on December 5, 1997
Although the synopsis found above suggests this book is entirely new, looking at it as a second edition to her first acting book, RESPECT FOR ACTING, is probably more accurate. It is still full of the tangible practice techniques an actor needs, but it has been updated with additional sections her previous book didn't include. RESPECT FOR ACTING was separated into three parts: One-The Actor; Two-The Object Exercises; and Three-The Play and the Role. In A CHALLENGE FOR THE ACTOR there are four parts: One-The Actor; Two-The Human Techniques; Three-The Exercises; and Four-The Role. Hagen doesn't simply rehash what she wrote in her first book; she's refined her techniques and expanded them. The two of her books used in conjunction might be the only reference books an actor needs on the craft of acting. First rate writing from one of the most revered and respected actresses to ever take the stage.
on August 24, 1998
After having read Respect for Acting, I had discovered that Ms Hagen had written another book. Immediately I went out and bought it. While I found it every bit as fascinating as the first I must say a lot of it is repeats from the first book. Even some of the wording is the same. That said, it is still a wonderful read. her ideas are more concise, her craft more honed, and her expansion well worth the cover price. I especially liked the first chapter where she discusses The Actor's World. Here she goes into a bit of history we all would be better off to know, and she tells a little more about herself. When she talks about the McCarthy hearings, and in particular her radio speecah afterwards, I was moved to tears. Her words on Edwin Booth have sparked my interest in him and the "Golden Era of the Actor." Uta has done it again. Now if only I could meet her.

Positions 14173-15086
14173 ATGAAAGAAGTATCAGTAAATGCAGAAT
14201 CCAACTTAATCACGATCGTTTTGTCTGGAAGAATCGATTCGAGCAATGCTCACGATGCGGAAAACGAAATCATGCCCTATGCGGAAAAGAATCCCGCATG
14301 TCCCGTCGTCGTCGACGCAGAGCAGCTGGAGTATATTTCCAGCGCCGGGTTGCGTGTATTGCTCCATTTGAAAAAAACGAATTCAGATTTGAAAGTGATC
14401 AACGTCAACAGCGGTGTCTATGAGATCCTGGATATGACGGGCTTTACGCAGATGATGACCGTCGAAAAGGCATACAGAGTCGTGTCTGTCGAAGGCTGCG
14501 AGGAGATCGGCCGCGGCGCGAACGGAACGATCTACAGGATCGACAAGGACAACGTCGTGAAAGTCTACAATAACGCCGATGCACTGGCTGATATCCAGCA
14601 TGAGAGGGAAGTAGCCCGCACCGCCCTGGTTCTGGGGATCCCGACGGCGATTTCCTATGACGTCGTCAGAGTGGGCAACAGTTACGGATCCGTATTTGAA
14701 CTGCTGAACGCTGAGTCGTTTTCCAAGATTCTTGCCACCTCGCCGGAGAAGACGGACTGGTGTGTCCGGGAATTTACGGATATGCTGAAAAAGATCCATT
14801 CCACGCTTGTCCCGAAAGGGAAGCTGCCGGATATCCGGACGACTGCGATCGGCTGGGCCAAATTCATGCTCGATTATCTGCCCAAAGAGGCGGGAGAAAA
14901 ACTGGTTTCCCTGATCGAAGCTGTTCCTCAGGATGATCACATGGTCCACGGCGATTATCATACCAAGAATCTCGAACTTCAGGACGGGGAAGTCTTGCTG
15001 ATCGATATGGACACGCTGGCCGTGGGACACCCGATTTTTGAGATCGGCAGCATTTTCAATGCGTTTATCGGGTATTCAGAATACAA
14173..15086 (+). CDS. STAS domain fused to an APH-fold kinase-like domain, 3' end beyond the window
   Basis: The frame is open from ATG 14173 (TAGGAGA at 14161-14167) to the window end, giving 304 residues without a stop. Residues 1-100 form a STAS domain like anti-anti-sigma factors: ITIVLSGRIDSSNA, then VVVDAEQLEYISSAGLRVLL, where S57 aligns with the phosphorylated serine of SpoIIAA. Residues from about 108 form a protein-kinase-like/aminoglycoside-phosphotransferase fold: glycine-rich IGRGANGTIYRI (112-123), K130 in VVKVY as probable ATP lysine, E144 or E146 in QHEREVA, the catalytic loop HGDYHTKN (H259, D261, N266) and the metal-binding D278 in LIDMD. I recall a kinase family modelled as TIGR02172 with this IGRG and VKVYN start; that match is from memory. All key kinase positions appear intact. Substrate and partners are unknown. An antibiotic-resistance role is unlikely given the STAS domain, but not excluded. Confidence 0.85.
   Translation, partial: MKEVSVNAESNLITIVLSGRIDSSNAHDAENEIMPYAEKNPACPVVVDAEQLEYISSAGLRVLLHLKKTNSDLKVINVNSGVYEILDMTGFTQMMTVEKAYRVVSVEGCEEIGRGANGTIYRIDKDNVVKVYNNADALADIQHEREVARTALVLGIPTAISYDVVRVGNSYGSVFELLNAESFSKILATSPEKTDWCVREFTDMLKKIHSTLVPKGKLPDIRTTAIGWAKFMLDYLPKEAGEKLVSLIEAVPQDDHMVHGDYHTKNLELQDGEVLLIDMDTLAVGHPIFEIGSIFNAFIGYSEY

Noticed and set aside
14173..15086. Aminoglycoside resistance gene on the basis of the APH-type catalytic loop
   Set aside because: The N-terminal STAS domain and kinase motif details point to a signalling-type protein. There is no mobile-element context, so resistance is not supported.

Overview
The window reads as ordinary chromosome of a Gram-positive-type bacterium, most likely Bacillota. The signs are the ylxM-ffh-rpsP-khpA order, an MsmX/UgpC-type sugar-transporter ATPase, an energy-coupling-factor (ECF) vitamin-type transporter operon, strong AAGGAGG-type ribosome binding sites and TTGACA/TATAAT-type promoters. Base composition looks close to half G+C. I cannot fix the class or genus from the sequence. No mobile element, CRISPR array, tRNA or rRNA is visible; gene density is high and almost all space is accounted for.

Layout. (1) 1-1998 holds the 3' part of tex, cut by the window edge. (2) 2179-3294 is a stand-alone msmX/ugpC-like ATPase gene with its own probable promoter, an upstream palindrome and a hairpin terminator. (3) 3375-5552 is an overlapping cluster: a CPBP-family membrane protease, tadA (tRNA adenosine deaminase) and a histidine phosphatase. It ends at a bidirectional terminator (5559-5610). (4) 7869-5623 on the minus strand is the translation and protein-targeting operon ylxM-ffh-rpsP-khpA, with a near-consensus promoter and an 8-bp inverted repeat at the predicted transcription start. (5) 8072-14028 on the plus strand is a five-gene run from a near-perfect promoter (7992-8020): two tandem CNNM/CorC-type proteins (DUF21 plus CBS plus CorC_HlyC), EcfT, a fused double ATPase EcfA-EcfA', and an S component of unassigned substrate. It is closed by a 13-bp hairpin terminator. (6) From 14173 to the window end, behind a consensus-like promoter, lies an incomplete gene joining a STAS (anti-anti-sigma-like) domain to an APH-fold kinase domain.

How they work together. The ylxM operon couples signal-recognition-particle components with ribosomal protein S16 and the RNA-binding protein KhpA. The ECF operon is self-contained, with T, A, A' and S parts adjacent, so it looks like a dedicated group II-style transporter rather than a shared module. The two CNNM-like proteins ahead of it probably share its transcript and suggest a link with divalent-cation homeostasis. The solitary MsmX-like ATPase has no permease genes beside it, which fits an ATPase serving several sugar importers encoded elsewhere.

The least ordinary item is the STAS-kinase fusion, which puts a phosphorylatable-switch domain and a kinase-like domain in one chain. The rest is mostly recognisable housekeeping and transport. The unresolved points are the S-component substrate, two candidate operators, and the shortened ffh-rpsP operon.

on February 3, 2000
My own acting teacher, who has herself been a student of Ms. Hagen's, has suggested that Ms. Hagen actually prefers that students of acting refer to this book rather than her previous one ('Respect for Acting'), because in it, not only does she expand on the ideas presented in the earlier work, but she also actually revises some of the ideas she presented in the first book.